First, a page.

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Data Sheet—Thursday, August 18, 2016

August 18, 2016, 12:42 PM UTC

Whenever there’s a new leak of classified documents, it’s always fun to run through it and see what kind of goofy names the men in black at the National Security Agency have come up with. The latest breach is no exception—it’s a treasure trove of hilarious monikers like EPICBANANA, WOBBLYLLAMA and EGREGIOUSBLUNDER.

These names all refer to exploits that are available in a cache of software from a gang known as the “Equation Group,” which a number of security analysts say is likely a front for the National Security Agency. Another group called the ShadowBrokers is trying to unload the whole thing for about $600 million in bitcoin.

As Fortune‘s Robert Hackett has noted, whistleblower Edward Snowden believes the software came from a staging server the Equation Group forgot to wipe, which was subsequently hacked by Russia. He suspects the code may have been used on some of the U.S. government’s enemies and possibly even allies.

Why does any of this matter? Well, in part because it contributes to the overall destabilization of global geopolitics, but also because it reinforces the point that this kind of hacking is as mainstream as it gets. This isn’t a new Bond film or William Gibson novel set in some apocalyptic hellscape. It’s happening right now.

What that means is that if you haven’t been hacked, you probably will be—maybe not by the NSA or its front men, but by someone. And not just you, but your company and your school and probably your church, and definitely your country. And there’s very little you can do about it. Welcome to the future.

Mathew Ingram is a contributing editor at Fortune. Reach him via email.



Intel and AT&T get cozier for the sake of the cloud. The chip maker will give the telecommunications giant early access to new technologies as part of an expanded partnership intended to boost its data center business. Intel has similar relationships with massive Internet services companies, including Amazon, Facebook, Google, Microsoft, and several Chinese tech titans. (Fortune)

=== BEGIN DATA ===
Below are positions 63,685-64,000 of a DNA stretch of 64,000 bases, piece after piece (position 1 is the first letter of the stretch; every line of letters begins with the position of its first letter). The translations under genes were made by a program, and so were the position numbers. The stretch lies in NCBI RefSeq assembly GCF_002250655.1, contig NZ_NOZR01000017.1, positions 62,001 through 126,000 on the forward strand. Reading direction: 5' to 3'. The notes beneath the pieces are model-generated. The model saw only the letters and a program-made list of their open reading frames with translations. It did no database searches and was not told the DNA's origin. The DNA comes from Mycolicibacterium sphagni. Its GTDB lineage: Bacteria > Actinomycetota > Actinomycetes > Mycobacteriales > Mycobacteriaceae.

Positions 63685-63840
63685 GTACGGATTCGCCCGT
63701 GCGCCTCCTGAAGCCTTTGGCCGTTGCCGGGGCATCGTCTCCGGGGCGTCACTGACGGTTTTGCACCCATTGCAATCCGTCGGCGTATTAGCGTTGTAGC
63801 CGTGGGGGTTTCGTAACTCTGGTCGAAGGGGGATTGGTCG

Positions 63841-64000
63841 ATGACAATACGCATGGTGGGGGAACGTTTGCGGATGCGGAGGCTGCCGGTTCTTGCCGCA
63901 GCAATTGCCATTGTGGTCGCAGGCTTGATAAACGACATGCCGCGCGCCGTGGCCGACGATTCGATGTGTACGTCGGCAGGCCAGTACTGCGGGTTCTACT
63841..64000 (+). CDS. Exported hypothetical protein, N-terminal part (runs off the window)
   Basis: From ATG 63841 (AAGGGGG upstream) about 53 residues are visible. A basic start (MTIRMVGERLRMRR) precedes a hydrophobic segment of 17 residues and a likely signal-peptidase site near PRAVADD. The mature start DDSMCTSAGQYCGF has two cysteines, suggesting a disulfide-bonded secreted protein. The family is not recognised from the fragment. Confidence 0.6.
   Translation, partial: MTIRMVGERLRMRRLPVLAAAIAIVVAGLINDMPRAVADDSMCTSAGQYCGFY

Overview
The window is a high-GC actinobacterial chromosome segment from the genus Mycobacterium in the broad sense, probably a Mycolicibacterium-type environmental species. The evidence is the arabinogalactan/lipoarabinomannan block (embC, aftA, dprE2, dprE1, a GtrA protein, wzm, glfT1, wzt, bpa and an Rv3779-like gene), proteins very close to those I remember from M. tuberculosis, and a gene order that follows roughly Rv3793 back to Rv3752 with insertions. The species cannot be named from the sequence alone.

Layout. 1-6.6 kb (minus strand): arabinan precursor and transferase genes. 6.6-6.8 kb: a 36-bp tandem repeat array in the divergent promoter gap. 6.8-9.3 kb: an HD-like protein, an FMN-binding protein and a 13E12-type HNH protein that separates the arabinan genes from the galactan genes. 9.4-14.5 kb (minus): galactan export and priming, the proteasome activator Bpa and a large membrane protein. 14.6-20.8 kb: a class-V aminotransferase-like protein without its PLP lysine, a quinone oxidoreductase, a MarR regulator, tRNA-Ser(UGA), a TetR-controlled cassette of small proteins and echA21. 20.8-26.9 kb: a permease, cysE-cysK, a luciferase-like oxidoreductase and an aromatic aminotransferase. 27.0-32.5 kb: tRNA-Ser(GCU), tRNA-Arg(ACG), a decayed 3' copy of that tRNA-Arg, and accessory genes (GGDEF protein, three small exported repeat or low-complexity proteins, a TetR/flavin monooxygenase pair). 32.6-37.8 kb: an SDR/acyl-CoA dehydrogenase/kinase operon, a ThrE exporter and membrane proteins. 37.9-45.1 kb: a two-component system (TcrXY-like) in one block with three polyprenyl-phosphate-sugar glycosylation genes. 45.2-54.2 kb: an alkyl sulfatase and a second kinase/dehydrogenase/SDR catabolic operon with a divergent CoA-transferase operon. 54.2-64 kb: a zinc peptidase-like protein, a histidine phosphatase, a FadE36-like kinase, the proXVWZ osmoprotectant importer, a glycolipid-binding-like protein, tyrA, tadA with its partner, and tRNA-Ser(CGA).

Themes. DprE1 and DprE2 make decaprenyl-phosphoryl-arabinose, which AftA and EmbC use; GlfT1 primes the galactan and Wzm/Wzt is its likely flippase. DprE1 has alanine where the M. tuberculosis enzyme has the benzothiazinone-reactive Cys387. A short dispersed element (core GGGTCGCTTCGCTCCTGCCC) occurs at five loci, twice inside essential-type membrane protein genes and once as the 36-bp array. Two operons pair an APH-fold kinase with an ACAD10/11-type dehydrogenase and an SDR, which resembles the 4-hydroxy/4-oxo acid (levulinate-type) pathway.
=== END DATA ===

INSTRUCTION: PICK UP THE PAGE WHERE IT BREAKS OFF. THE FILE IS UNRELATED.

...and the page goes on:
Why Apple is a logical customer for Intel's new chipmaking service. The iPhone maker currently designs chips for its smartphone using modified plans from ARM, Intel's new partner, and then outsources the manufacturing. Working with Intel would allow it to further diversify its strategy. (Fortune)

Microsoft takes issue with calling the iPad a computer. As Apple's tablet gains mindshare with large businesses, the software giant is pitching its alternative Surface Pro more aggressively. It's using the Siri and Cortana voice assistants to tell the story. (Fortune)

It's not your imagination, mobile prices are higher. Record low customer defection rates have halted drastic promotions from the big three wireless carriers: AT&T, Verizon, and T-Mobile. Customers are paying more for wireless data—AT&T disclosed higher fees Wednesday—but many are also getting more in their plans. (Fortune)

Cisco confirms job cuts amid sluggish growth. The networking equipment maker is reducing its workforce as revenue for traditional businesses such as routers continues to decline. The numbers discussed on its fourth-quarter earnings calls Thursday were smaller than reported, though—5,500 employees, or about 7% of total headcount. (Fortune, New York Times)

Plus, there's more pain to come. The tech industry has shrunk by almost 63,000 positions so far this year. An analyst for Global Equities Research predicts the industrywide number could reach 370,000. (Reuters)

Monsanto expands digital farming platform. Its Climate Corporation subsidiary is building a network of in-field sensors that will capture data about soil, weather, and other conditions. That information will be fed into its farm management software. The agricultural giant has invested more than $1 billion in its digital capabilities over the past several years. (Reuters)


Why Google and Microsoft are fighting for students. Tech titans know that if they want to expand their customer bases, they’ve got to get ’em while they’re young.

Microsoft is the incumbent power in “productivity applications" used by many information workers. But Google Apps for Work has made inroads, particularly among startups and smaller companies. Read more about their clash over classrooms.


Watch Elon Musk Divulge His Biggest Fear About Artificial Intelligence, by Robert Hackett

Instagram Now Lets Users Discover New Events-Themed Videos, by Kia Kokalitcheva

How to Keep Your Job When Robots Take Over, by Tiger Tyagarajan

How Startup EventBoard Combats Zombie Meetings, by Heather Clancy

McDonald's Pulls Fitness Trackers From Happy Meals After Complaints of 'Skin Irritation', by Michelle Toh


Some tech firms declare Election Day an unofficial holiday. More than 180 companies, including Square, SurveyMonkey, and newly public Twilio, are giving workers time off on Nov. 8 to get to the polls. (TechCrunch)

This edition of Data Sheet was curated by Heather Clancy.

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